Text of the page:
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Gitelman or Bartter type 3 syndrome? A case of distal convoluted tubulopathy caused by CLCNKB gene mutation
  1. António José Cruz,
  2. Alexandra Castro
  1. Serviço de Medicina Interna, Centro Hospitalar de Entre o Douro e Vouga—Hospital de São Sebastião, Santa Maria da Feira, Portugal
  1. Correspondence to Dr António José Cruz, ajcruzborges{at}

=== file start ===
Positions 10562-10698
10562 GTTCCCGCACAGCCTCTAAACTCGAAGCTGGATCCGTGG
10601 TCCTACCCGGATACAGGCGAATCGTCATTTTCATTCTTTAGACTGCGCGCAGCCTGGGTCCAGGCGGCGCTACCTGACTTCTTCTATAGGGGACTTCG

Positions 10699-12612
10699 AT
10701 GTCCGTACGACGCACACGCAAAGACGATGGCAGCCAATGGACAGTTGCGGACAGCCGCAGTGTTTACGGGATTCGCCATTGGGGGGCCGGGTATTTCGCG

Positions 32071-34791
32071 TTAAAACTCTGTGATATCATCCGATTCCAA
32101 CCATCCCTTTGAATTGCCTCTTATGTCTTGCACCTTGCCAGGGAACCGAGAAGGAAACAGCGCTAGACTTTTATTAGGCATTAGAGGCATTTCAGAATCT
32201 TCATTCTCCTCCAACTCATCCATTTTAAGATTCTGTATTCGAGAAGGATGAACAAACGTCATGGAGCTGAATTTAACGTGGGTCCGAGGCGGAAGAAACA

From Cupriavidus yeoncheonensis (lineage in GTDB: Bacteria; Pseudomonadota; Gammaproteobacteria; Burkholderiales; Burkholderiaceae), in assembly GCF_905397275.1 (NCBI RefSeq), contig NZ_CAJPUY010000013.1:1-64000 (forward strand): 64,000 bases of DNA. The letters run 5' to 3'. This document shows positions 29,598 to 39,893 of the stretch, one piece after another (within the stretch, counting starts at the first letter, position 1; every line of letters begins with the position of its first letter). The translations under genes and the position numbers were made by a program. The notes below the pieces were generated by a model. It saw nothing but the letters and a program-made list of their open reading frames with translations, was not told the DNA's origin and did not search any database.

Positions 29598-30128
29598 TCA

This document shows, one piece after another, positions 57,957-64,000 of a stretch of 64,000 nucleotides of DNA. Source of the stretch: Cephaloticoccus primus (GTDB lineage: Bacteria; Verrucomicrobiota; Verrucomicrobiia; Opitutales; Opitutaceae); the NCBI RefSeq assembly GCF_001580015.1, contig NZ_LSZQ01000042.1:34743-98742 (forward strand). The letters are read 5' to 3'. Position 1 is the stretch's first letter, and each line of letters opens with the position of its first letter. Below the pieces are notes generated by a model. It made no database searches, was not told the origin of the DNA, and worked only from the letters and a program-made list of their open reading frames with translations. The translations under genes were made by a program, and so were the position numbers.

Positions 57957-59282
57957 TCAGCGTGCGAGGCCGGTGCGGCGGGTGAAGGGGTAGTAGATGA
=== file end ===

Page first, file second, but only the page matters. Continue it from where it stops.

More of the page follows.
A 32-year-old woman with no significant medical history was sent to our consultation due to hypokalaemia (<3.0 mmol/l). Her main complaints were longstanding polyuria and nocturia. Physical examination was normal. Basic investigations showed normal renal function, low serum potassium (2.7 mmol/l) and magnesium (0.79 mmol/l), metabolic alkalosis (pH 7.54; bicarbonate 32.5 mmol/l), elevated urinary potassium (185 mmol/24 h) and normal urinary calcium (246 mg/24 h). Thiazide test revealed blunted response. Chronic vomiting and the abuse of diuretics were excluded. Genetic tests for SLC12A3 gene mutation described in Gitelman syndrome (GS) came negative. CLCNKB gene mutation analysis present in both GS and Bartter (BS) type 3 syndromes was positive. The patient is now being treated with potassium and magnesium oral supplements, ramipril and spironolactone with stable near-normal potassium and magnesium levels. This article presents the case of a patient with hypokalaemia caused by CLCNKB gene mutation hard to categorise as GS or BS type 3.

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